As I’ve said before, I’m an avid reader of self help books and judgement is a topic that features in most of them. Authors explain that you must look inside when you’re judging yourself or someone else because it’s often indicative of something deeper going on.
This concept has never resonated with me more than when I started to drive a pink car. I bought it because it was cheap, not because it was pink – something I explain to people every chance I get, which is rather telling in itself.
I wouldn’t say I’m the most confident of drivers, especially when it comes to parking, and when I began driving a car that made it ridiculously obvious that a ‘woman driver’ was at the wheel, all manner of fears arose. I was scared of how I would be perceived because I personally had so much judgement towards people who drive pinks cars…
In the beginning, I would read into the behaviour of other drivers towards me on the road and feel like I was doing something wrong. Now, I think it’s hilarious when a man thinks he’ll be able to cut in front of me at the next junction because I know I’ll make a speedy getting away from the traffic lights we’re at.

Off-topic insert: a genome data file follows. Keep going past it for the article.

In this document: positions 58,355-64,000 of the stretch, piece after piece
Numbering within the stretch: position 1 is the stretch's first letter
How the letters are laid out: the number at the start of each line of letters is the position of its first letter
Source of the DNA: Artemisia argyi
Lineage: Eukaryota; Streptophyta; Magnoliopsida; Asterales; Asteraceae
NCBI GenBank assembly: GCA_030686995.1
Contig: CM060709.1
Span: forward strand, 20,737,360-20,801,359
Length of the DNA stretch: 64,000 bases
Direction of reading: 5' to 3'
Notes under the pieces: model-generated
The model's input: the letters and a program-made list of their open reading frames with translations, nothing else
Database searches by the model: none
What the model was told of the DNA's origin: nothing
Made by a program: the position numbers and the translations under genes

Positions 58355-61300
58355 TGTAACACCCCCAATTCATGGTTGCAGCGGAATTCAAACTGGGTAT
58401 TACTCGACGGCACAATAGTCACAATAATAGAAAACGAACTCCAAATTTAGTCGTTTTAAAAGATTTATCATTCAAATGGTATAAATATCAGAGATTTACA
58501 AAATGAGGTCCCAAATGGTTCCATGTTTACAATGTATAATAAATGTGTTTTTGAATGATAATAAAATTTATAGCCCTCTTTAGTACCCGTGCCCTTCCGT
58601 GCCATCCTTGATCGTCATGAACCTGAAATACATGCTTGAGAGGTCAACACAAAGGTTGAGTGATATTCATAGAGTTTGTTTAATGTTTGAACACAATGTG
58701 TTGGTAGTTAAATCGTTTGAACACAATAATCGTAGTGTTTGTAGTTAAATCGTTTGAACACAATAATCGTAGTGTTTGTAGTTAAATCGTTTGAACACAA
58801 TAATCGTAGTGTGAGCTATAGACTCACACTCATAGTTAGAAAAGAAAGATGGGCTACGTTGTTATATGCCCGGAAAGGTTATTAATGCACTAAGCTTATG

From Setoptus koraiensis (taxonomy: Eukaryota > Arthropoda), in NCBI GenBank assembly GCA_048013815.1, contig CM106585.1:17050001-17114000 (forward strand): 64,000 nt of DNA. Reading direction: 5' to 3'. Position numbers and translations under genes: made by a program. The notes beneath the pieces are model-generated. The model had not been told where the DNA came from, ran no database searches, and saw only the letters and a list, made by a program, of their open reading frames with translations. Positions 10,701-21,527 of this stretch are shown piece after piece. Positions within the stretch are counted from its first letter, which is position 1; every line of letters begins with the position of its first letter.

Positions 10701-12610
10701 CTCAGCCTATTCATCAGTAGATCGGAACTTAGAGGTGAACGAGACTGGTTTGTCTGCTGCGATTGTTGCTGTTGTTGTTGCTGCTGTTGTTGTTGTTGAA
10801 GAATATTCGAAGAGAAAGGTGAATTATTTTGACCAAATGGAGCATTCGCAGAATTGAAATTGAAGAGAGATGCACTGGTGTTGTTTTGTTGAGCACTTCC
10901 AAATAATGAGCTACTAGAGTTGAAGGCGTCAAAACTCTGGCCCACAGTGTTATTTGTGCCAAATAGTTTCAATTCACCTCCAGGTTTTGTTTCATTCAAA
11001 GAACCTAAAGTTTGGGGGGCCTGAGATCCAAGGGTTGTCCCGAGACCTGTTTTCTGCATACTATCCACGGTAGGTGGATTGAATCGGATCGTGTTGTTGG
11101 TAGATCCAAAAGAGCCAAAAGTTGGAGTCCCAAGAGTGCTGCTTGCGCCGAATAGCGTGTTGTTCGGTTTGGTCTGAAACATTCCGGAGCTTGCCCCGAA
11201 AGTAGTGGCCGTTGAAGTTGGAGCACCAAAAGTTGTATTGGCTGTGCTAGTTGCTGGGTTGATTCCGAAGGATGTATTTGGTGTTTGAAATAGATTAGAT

My attitude has shifted and I’m less judgmental towards myself, and time has been a factor in that. There was no escaping the judgment I felt around this because I drive my car every day. I couldn’t avoid it and instead had to deal with the judgment I was experiencing.
I soon realised that the fact it was pink wasn’t the problem; the problem was that the colour of the car was louder and more attention-grabbing than I was comfortable with. As someone who usually prefers to fly under the radar, driving such a noticeable car didn’t sit right with who I felt I was as a person.
If I hadn’t been forced to confront this, I don’t think I’d have ever reached this conclusion. With this in mind, I think it’s really important to spend some time noticing our judgements and getting to the root of what’s causing them.
When you last judged yourself or someone else, what really triggered it?
We all judge one another constantly and we’re unlikely to ever be free of it, but what we can do is become more mindful of when judgment occurs and stop it taking such a hold. Whether you’re judging yourself or judging someone else, remember that a little compassion can go a long way.